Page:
Tuesday, November 2, 2010

Love is blind, this is what they say, right? Well if love is truly blind, it means we never see the reality of a situation; I think this may be the reason for so many unhappy relationships. The problem is that we are not taught at any point in our life how to choose a partner. We have classes in school about cooking, math, history, sports; but never is there a class about relationships, we are taught to take care of ourselves mentally and physically, but not emotionally. No one person actually sits you down and tells you the things to think about and look for prior to entering a committed relationship. We are only taught "when you know you know." Well obviously due to the divorce rate, this is an inaccurate statement.

You meet someone and in the beginning its all wonderful, everyone is on their best behavior. But as the months go by so does that need to be a good little boy or girl all the time. We become comfortable and it is then that we have to start asking ourselves the right questions. Do not be blinded by those feelings of "love" or what you think to be love because your hormones are so overwhelmed that your rational decision making ability is temporarily hindered.

All women everywhere want someone to make them feel safe, protected, cared for, appreciated, but most of all... Loved. The problem is that most of us are so desperate for this affection we will apply it where it's not deserved or right for us. Example, I will share my own personal (redundant I know) story. I like call this "THE GREG PHINDER EXPERIENCE" Greg and I met one night in a crowded club and I was smitten from "can I buy you a drink?". He was perfect, smart, handsome, charming, he drove a cool car, he even had an accent. It was a dream. But that's the problem, thats all it was... A dream.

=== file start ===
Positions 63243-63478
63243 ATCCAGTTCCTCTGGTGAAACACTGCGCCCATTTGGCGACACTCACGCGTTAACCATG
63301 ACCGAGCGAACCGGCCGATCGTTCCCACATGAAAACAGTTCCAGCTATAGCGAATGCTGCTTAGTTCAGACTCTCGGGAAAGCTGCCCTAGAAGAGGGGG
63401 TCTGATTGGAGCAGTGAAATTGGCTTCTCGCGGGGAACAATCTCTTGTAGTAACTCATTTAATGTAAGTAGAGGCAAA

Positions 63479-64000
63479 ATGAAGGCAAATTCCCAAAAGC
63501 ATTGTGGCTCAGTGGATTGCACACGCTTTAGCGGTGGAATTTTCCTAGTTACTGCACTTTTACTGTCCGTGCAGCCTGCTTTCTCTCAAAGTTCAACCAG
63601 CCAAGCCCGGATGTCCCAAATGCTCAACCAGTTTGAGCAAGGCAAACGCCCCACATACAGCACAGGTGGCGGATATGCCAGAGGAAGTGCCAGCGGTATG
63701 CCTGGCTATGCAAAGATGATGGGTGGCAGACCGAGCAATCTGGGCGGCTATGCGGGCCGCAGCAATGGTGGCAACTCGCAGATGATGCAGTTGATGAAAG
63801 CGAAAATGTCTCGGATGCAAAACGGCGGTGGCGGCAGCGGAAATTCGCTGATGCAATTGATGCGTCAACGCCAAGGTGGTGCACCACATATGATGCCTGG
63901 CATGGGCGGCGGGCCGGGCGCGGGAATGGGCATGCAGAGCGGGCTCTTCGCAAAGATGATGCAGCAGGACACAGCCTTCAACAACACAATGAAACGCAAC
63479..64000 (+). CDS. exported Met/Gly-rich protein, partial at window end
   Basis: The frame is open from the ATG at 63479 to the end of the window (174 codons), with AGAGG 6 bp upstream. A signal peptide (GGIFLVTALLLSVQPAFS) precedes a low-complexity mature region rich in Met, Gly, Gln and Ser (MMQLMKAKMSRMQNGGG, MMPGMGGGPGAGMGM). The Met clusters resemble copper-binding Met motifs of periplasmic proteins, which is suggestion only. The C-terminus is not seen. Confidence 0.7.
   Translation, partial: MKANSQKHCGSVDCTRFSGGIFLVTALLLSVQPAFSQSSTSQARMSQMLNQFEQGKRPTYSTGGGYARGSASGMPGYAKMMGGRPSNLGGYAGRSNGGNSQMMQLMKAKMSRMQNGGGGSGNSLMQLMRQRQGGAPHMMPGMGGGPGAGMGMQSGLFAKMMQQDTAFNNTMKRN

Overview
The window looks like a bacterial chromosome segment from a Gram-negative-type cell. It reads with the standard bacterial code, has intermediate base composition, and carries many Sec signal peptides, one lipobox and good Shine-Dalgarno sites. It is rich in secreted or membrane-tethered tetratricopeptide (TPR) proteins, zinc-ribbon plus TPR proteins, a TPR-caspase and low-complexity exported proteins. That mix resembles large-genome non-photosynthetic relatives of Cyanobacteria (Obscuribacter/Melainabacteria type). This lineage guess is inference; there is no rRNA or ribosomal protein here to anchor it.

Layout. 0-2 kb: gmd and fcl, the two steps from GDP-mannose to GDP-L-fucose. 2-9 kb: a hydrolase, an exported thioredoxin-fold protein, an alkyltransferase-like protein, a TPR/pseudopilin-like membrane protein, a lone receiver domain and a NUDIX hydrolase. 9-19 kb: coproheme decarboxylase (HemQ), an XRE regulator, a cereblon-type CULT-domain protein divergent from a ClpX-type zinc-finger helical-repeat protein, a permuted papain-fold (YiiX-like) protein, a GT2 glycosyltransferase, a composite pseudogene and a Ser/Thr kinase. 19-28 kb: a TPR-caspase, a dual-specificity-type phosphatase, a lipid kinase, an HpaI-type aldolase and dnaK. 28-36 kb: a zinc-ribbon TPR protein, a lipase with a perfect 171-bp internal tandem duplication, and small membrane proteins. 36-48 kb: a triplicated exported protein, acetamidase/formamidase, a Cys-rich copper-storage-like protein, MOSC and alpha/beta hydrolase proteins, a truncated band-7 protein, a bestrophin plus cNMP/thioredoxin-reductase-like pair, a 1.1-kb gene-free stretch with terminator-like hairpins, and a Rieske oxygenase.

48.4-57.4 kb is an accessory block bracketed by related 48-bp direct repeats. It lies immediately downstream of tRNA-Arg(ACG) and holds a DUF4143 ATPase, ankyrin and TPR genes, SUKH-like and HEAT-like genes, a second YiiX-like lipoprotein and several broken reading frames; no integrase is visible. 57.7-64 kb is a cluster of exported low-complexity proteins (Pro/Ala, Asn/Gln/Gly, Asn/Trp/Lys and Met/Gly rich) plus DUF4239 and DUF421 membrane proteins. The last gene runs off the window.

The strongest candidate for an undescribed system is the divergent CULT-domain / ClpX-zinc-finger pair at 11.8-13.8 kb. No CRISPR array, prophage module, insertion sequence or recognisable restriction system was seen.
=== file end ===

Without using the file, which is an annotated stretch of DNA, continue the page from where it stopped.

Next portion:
Greg and I went on to have a year relationship. I was infatuated, I thought he was the end all be all. But after a devastating breakup I realized that the reality of our relationship was horrible, I was under-xappreciated, disrespected, and worst of all, he didn't love me. I had a severe case of fairytaleitis (reference to past blog) When I sat myself down with a pen and paper, I realized I was lucky, lucky to be free of a condemning and unhealthy relationship. And then it hit me.... You see everyone, man or woman who has been in your life should teach you something, whether good or bad about yourself. They should teach you the way you want a relationship to be. A great exercise is to write down your "experiences" and figure out what you enjoyed and liked about that person/situation, also, more importantly what you didn't like and found to be unacceptable behavior. Through this you need to analyze why you feel this way and whether or not it's a justified emotion, or that neurotic and over-emotional/suspicious woman that lives inside every one of us even if only coming out very rarely. Once you know yourself well enough and are truly honest with yourself about the kind of person you want to love you but more important that you want to love you will find it. Because if you don't know what you're looking for, how can you find it?. If you're blind, how can you see?


  1. hi Lexie,good post is reflexive
    i think that the love is a ilusion for feed our selfishness. no?:)
    are you the real lexi?¿

  2. Check out the book, "The Five Languages of Love" by Chapman. In understanding oneself, it is best to know what it is, exactly, that makes YOU feel loved. Your Dad has the book, but I doubt he's ever read it. I gave it to him in 2007; it has a red cover.

    One more thing, it's not ALL about finding the right person--it's being the right person.

    Understand we are all pathologically connected--that's the danger of the concept, "You know it when you know it". Look to those who are successful in their relationship; there you will find answers beyond your immediate world. That's what I did when I was your age. We just celebrated our 29th anniversary March 2nd. Good luck! Hope it helps.